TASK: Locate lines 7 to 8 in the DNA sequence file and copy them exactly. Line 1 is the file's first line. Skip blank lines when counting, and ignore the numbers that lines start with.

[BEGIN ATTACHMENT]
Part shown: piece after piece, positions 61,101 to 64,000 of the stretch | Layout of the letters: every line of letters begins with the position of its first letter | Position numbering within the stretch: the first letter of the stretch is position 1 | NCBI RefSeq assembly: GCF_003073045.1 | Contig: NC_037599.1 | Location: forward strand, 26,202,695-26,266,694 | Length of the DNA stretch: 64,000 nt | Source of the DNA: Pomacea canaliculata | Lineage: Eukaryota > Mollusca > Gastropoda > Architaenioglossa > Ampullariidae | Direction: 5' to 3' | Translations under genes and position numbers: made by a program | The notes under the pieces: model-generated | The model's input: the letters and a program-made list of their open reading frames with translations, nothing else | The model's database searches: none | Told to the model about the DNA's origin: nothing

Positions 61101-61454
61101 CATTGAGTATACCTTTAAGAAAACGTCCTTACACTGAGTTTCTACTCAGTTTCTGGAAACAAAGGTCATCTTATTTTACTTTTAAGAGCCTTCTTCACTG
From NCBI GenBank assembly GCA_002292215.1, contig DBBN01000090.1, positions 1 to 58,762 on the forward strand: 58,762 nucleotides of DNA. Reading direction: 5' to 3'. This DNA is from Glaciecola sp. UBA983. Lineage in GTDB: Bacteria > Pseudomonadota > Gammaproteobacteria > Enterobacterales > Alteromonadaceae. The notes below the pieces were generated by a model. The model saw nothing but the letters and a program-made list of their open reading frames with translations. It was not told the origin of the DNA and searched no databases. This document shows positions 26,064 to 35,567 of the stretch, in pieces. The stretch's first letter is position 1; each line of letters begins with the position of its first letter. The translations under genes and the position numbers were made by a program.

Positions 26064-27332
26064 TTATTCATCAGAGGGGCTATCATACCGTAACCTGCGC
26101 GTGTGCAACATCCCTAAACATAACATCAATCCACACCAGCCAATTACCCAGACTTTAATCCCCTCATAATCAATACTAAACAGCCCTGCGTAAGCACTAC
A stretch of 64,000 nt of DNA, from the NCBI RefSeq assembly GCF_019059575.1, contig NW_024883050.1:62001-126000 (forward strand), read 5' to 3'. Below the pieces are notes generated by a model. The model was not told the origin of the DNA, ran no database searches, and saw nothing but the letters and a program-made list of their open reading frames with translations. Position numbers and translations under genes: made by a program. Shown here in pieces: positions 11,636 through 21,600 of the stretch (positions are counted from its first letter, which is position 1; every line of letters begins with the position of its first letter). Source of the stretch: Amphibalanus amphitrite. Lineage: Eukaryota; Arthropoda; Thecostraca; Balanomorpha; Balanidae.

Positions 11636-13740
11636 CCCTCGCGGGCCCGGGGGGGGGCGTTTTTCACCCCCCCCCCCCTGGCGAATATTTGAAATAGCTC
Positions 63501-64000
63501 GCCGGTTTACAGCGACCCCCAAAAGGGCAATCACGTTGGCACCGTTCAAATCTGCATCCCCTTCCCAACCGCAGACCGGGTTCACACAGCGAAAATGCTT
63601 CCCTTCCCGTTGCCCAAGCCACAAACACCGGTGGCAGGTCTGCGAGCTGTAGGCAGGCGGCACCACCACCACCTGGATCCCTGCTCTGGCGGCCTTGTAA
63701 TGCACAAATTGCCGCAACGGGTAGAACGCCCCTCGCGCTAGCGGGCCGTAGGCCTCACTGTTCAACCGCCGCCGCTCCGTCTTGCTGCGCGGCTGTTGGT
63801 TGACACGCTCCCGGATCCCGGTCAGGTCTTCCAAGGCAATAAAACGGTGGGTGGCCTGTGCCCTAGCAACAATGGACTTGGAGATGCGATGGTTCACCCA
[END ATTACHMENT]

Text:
26101 GTGTGCAACATCCCTAAACATAACATCAATCCACACCAGCCAATTACCCAGACTTTAATCCCCTCATAATCAATACTAAACAGCCCTGCGTAAGCACTAC
A stretch of 64,000 nt of DNA, from the NCBI RefSeq assembly GCF_019059575.1, contig NW_024883050.1:62001-126000 (forward strand), read 5' to 3'. Below the pieces are notes generated by a model. The model was not told the origin of the DNA, ran no database searches, and saw nothing but the letters and a program-made list of their open reading frames with translations. Position numbers and translations under genes: made by a program. Shown here in pieces: positions 11,636 through 21,600 of the stretch (positions are counted from its first letter, which is position 1; every line of letters begins with the position of its first letter). Source of the stretch: Amphibalanus amphitrite. Lineage: Eukaryota; Arthropoda; Thecostraca; Balanomorpha; Balanidae.